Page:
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  1. #1
    Join Date
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    Default Varnish- sanding between coats?

    I've just started revarnishing the 'dashboard' in our boat. It's teak veneer and due to poor previous applications over the years I've stripped it back and cleaned it down. I'm using Hempel Dura-satin which involves using 3 or 4 coats of gloss first, before a final top coat of satin. Although the instructions specify the number of coats and amount of thinning, nowhere do they comment on sanding between coats. Any thoughts? Interestingly, International Paints recommend sanding between alternate coats.

  2. #2
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    I would sand very lightly with 320 or 240 grit between each coat, vacuum and tack rag before the following.

    If the final finish is to be satin there is no no point in using gloss for the previous coats IMO (unless perhaps if you already have both sorts).

  3. #3
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    Quote Originally Posted by BabaYaga View Post
    I would sand very lightly with 320 or 240 grit between each coat, vacuum and tack rag before the following.

    If the final finish is to be satin there is no no point in using gloss for the previous coats IMO (unless perhaps if you already have both sorts).
    Disagree: if you do half a dozen (or more) coats with satin you end up with losing much of the look of the grain of the wood - gloss first then one or two only of satin gives a better look. Personally I put on two or three gloss to build thickness first before sanding (wet) between each further coat. Tack rag before the last two or three coats.

  4. #4
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    +1

    Quote Originally Posted by jwilson View Post
    Disagree: if you do half a dozen (or more) coats with satin you end up with losing much of the look of the grain of the wood - gloss first then one or two only of satin gives a better look. Personally I put on two or three gloss to build thickness first before sanding (wet) between each further coat. Tack rag before the last two or three coats.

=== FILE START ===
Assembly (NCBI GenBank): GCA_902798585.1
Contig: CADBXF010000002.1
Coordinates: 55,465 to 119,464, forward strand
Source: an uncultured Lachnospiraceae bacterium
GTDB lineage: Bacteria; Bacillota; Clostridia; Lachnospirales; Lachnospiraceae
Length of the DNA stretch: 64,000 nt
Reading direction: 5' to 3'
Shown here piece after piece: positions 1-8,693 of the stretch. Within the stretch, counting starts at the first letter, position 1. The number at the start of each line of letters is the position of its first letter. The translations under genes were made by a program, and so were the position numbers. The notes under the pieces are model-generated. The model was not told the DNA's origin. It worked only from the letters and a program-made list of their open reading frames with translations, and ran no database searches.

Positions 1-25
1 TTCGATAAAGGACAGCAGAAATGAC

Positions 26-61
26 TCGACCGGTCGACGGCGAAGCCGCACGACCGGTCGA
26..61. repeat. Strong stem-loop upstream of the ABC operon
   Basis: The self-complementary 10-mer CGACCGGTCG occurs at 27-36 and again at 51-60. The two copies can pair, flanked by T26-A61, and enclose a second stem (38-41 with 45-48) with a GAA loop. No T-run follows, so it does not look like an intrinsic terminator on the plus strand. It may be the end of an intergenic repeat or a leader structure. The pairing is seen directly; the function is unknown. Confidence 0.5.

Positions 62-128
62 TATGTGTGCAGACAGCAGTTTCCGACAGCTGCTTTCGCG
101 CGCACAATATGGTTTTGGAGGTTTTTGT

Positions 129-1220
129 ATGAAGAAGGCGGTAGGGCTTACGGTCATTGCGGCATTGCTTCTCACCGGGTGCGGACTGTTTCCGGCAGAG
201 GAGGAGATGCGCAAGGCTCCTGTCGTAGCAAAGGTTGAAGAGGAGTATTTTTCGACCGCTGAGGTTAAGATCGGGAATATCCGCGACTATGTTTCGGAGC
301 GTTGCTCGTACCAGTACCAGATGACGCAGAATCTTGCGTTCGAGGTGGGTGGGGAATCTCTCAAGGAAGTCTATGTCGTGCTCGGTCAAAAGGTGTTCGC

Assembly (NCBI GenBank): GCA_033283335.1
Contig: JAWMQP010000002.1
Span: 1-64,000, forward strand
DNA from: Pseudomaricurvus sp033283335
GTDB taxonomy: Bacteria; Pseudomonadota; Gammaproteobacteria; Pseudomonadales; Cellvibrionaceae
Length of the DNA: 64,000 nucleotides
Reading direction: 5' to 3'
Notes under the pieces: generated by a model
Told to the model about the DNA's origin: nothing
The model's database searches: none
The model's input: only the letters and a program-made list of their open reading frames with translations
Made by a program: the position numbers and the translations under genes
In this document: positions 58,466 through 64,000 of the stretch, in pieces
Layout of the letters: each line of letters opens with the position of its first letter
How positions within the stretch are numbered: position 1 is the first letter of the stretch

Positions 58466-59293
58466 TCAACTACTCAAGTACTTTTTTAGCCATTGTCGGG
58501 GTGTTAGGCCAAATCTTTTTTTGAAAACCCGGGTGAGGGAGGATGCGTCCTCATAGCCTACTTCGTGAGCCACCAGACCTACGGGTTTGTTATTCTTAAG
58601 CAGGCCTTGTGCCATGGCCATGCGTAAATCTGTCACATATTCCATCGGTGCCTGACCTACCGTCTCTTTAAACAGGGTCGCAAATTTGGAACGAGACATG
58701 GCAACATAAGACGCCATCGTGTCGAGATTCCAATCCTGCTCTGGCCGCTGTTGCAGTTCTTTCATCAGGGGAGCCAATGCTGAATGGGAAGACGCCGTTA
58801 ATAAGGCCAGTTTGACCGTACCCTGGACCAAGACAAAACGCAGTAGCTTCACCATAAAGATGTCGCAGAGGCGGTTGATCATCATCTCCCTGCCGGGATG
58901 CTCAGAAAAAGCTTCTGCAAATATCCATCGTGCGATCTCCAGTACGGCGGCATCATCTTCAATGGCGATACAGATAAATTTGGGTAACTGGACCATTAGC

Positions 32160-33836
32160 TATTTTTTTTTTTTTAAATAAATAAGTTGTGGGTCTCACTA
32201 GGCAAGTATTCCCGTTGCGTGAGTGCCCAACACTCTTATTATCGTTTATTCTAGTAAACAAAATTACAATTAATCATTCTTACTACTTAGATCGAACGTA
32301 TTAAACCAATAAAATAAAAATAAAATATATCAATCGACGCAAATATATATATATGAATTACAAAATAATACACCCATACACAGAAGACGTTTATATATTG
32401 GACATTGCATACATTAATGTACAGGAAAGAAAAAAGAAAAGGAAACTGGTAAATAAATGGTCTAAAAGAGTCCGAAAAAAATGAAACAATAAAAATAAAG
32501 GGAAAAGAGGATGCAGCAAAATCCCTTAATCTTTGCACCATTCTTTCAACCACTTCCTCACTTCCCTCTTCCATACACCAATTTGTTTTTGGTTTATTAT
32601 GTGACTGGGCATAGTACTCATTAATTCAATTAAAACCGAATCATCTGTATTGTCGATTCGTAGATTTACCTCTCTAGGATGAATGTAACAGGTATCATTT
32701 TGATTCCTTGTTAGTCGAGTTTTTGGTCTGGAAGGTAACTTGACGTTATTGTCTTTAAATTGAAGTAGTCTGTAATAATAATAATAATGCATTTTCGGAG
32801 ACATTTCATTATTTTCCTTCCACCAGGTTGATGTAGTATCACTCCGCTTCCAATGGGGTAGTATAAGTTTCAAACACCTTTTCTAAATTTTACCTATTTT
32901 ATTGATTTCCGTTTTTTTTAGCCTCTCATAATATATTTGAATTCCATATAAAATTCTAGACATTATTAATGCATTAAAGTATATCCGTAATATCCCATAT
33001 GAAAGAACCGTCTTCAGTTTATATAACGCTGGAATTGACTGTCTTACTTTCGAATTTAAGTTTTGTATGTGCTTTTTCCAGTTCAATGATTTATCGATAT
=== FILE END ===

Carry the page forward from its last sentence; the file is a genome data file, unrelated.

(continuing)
Plank
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  5. #5
    pcatterall is offline Registered User
    Location : East Lancashire
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    Tack rag? is this a wipe with white spirit on a non linty cloth?

  6. #6
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    Quote Originally Posted by pcatterall View Post
    Tack rag? is this a wipe with white spirit on a non linty cloth?
    Its a piece of cloth impregnated with some sticky substance. Dust sticks to it when you wipe it over a surface. It won't get dust out of crevices though so it's best to vacuum first then use a tack rag.

    You can buy tack rags at any decent decorators' supplies shop or on-line. I use Liberon but there are others.

    They can last a long time and it's best to keep them in an airtight container between uses to stop them drying out.

    You can also make your own http://www.thesuperhandyman.com/?page_id=116
    'The lyf so short
    the arte so long to lerne.'

  7. #7
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    Thanks gentlemen. I have done the first thinned coat of gloss. I will continue with another couple of coats then switch to satin. I think I'll also give it a light sand between coats - can't see it doing any harm.

  8. #8
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    One more suggestion - a final coat of 50:50 satin and gloss can give a nice finish - it's what I've used to match some factory-sprayed woodwork.

  9. #9
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    "satin" finish in varnish or paint is attained by adding a "matting agent" to what would otherwise be a gloss finish. Obviously paint manufacturers do this in advance of purchase for off the shelf products but industrial supplies are often sold with the matting agent separate for the sprayer to choose the level of gloss vs satin in a % scale. In opaque paints you don't need to worry but in clear finishes the matting agent, which is not entirely clear can obsure the substrate (ie grain).
    You should sand between every coat to "key in" the subsequent layer.

  10. #10
    Join Date
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    Longer ago than I care to mention - working in a boatyard which still used oil varnish - I can still hear my foreman painter :

    "Put each coat on as if it were the last one and rub each coat down as if it were the first"

    Minimum 12 coats from a strip down in those days !!!

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